The Myth of Cheap Oil

Those of us who drive certainly have noticed that we are paying less for a gallon of gasoline, and if we watch the news, we know that the drop in gas prices is the result of increased crude oil production, particularly in the U.S. Since supply is high, the cost of a barrel of oil has dropped by 40% since June of this year (2014). This is widely touted as good for consumers, who supposedly now have more pocket money to spend on other things, and therefore good for the economy, which is largely driven by consumer spending. So, lower gasoline prices are good, right?

Maybe. There are hidden costs to low oil prices. If the price is less than the cost of extracting the oil from the ground, producers shut down pumps, which in turn means the oil field workers get laid off, which means that they can no longer be consumers. If the economy were otherwise strong, they could get other jobs, but given that the so-called recovery has been weak and has created new replacement jobs that pay less and are less secure, they may have a tough time finding new employment. Low oil prices are also bad news for oil producing countries that depend on oil exports for much or most of their revenues. They may not be able to meet their citizens’ needs or continue to pay back their debts.

Another hidden cost is the temptation for people to drive more, thus increasing the amount of carbon we put into the atmosphere; it may even cause people to buy bigger, less fuel-efficient cars (on the mistaken theory that today’s low prices will last).
Many of these negative effects (and potentially others as well) are not likely to be visible to most people, including politicians, pundits, and economists. Because we have a consumption-driven economy, we tend to believe that lower consumer prices are always good, and that belief prevents us from seeing the longer term negative consequences of prices that are too low. In fact, apologists for consumer capitalism tend to see a silver lining in lower prices in the form of pressure on producers to become more efficient. And where does this efficiency come from? Fortune Magazine recently put it succinctly: “As oil prices drop, producers will undoubtedly renegotiate their ludicrously expensive oil service contracts, slash wages for their workforce and cut perks to bring their costs in line with the depressed price for crude.” Notice that two of the three steps producers will take are cutting wages and cutting perks (e.g., such things as health insurance, which is, in current consumer capitalist terms, a “perk,” not a necessity). In other words, screw the worker.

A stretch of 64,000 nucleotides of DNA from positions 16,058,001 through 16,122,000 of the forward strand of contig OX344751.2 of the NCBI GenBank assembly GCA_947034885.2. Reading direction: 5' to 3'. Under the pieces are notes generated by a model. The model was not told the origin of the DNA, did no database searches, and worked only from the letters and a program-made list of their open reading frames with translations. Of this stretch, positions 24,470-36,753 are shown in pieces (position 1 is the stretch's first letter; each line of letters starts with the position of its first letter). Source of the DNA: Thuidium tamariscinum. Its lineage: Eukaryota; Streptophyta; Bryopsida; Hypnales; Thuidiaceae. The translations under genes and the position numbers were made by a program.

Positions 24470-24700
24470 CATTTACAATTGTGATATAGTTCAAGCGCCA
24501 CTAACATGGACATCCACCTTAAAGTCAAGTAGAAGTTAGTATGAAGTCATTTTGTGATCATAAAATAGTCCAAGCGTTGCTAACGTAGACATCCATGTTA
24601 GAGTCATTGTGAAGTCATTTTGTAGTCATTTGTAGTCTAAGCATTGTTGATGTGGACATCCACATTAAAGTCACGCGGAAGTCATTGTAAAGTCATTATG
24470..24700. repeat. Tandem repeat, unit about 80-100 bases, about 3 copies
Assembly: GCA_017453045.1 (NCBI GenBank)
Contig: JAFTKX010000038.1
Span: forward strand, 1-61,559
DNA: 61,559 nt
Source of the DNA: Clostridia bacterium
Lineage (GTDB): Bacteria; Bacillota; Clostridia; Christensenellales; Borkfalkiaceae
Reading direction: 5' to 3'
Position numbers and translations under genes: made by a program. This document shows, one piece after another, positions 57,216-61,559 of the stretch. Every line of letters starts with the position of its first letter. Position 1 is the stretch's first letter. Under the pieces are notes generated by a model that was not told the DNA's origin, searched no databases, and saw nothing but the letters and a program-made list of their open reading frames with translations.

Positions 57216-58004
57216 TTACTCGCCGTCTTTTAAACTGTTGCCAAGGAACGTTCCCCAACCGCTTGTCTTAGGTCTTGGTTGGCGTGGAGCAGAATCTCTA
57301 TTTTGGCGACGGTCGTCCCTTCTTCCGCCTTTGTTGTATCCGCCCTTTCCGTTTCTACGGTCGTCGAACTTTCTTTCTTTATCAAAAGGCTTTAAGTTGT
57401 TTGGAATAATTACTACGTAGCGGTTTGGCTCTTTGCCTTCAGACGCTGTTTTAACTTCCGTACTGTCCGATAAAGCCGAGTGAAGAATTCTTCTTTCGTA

Lest we think that this is no big deal, simply the cost of doing business in a competitive environment, let’s remember that we have gone through this before.
Remember when most of the goods on retail shelves were made in the United States? Well, some of you may well be too young to remember, but in fact, there was a time when America was a manufacturing nation, when we exported more finished goods than we imported, and when our foreign trade was balanced in our favor (our last trade surplus occurred in 1975, almost 40 years ago). This shift was initially touted as good for American consumers, but since the consumer is also a worker, eventually it hurt consumers—but not to worry, we simply imported more and cheaper (in all senses) stuff, so that poorer American worker-consumers could keep buying. We even changed our ethic from one of savings to one of borrowing.

Consumers unable to keep up with the spending needed to keep the economy “growing” turned to their credit cards and their home equity: the result, most recently, was the implosion of the financial sector in 2008. While it is commonplace and correct to blame the big banks and financial institutions for the 2008 debacle, blame also rests on everyday consumers, who willingly ramped up their borrowing to finance their over-budget spending (not just on food, but expensive electronic gadgets). Irrational exuberance was not limited to Wall Street—it walked on Main Street as well.
But what were worker-consumers to do? From all sides they were pounded with the message to get out and shop—interest rates were low, credit was easy, and housing prices would rise forever. It was our patriotic duty to go out and shop, as President George W. Bush reminded us after 9/11. So we shopped, and shopped, and shopped. Until we dropped.

And in the ruins of the economy, we can see the long-term cost of lower prices. We traded away our industrial birthright for a mess of consumer pottage, only to realize too late how lacking in nutrients such gruel really is.

Actually, I’m not sure we realize that yet.

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